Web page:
I have a mini-fascination for wine labels, both new and, especially, old. A case of Tahbilk samples arrived the other day with a media pack, the first two pages of which focus entirely on the new label design being rolled out across the range. As someone who has an affection for Tahbilk’s terminally daggy yellow label, I was initially disappointed to see the modern, cleanly graphic design now applied to most wines in the range. But on closer examination, I’m forced to admit it’s a very successful design, engaging key aspects of the older label without creating an excessively modern look.
The wine itself echos its label, a veneer of contemporary oak overlaying gleefully old-fashioned aromas and flavours. The nose is mostly savoury and slightly elusive, modulating between bubblegum and baked goods but never settling on either. It’s actually quite hard to describe, and the closest I can come is the smell and taste of blackberries that are, somehow, robbed of their sugar, leaving an appealingly plump, yet savoury, fleshiness.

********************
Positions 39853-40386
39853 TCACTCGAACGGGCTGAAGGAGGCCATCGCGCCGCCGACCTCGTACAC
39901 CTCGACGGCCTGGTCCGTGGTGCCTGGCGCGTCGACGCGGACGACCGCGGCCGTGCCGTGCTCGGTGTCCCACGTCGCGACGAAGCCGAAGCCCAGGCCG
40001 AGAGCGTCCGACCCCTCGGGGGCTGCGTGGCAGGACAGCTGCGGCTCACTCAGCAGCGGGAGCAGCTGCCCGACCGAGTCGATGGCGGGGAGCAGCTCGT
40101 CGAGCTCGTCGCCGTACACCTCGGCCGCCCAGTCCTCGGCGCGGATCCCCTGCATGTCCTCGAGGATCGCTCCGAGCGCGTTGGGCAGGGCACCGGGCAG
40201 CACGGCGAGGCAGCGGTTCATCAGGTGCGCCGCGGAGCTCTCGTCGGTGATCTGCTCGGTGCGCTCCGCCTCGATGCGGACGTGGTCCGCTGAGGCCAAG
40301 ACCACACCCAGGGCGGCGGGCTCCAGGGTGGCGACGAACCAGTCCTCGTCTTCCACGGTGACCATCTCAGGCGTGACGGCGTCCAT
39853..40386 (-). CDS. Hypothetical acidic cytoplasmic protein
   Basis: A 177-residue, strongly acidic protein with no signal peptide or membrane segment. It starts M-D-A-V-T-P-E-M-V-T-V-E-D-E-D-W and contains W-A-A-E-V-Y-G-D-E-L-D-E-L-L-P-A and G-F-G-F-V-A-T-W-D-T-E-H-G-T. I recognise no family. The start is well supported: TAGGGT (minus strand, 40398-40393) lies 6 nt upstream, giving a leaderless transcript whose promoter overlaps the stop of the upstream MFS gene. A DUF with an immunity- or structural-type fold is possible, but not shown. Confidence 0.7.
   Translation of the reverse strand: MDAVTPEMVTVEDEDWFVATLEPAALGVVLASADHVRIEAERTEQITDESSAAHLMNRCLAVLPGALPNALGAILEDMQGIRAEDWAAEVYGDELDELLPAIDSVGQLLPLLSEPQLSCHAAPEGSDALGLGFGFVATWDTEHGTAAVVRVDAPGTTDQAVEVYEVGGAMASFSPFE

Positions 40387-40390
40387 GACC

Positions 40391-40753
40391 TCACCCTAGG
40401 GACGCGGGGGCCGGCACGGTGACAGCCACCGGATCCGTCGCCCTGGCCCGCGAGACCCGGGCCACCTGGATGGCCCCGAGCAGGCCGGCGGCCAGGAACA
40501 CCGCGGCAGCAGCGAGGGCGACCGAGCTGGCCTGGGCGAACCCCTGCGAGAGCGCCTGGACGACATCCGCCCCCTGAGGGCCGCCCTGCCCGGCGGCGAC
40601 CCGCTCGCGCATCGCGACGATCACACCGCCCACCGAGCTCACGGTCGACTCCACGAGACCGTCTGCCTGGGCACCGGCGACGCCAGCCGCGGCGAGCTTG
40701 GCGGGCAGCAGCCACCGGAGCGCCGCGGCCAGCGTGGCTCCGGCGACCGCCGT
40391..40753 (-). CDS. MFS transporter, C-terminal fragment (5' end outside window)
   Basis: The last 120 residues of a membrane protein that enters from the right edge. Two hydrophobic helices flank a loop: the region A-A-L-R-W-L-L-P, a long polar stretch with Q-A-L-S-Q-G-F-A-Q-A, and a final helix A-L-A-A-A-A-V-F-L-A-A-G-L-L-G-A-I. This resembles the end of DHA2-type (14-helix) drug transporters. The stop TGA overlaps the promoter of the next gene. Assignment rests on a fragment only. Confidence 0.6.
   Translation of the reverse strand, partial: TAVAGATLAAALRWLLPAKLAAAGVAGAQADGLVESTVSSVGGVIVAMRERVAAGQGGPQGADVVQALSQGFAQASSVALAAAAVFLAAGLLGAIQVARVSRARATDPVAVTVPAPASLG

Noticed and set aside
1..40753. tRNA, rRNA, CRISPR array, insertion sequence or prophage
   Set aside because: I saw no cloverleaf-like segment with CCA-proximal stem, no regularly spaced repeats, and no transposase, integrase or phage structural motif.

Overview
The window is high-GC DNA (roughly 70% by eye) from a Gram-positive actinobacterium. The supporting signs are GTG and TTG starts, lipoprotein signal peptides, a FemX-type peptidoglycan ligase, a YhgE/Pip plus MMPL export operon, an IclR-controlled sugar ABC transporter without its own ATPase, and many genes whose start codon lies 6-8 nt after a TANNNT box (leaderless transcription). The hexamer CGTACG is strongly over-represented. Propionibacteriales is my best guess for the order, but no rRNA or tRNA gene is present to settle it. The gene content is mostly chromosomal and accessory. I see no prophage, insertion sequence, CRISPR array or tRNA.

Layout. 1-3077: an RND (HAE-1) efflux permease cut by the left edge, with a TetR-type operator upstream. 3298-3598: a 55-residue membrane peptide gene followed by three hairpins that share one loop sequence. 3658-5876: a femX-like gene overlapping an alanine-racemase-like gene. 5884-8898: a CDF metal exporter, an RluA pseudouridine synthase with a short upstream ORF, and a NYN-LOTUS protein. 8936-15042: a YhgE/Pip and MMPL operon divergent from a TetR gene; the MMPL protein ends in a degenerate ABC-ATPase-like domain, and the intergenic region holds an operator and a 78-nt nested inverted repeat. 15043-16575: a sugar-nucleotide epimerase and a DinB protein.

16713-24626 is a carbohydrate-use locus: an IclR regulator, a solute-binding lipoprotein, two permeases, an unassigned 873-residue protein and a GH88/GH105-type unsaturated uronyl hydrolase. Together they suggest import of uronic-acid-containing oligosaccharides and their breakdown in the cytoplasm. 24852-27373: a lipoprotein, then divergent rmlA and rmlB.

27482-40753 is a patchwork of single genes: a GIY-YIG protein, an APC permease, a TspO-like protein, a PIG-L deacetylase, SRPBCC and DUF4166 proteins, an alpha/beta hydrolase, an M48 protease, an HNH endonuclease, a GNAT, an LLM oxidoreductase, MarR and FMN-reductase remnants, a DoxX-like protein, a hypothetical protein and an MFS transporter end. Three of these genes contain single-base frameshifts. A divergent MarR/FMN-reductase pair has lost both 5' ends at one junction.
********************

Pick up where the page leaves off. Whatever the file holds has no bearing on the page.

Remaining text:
The palate amplifies this impression, a determinedly savoury core of dark berry fruit running its full length. Quite relaxed on entry, a peachy plushness develops towards the middle palate thanks to dense fruit flavours and chocolate-like tannins. It’s medium bodied and friendly, which masks to an extent the honest rusticity of its flavour profile, kind of like a farmer who scrubs up especially well. A slight objection is the prominence of nougat-like oak, which seems at times unnecessarily assertive. The after palate is dry and fruit-driven, with a slightly liqueur-like flavour. A surprisingly long, satisfying finish, filled with residual berry flavour and seductive oak.
A good wine and exceptional value for money, I reckon.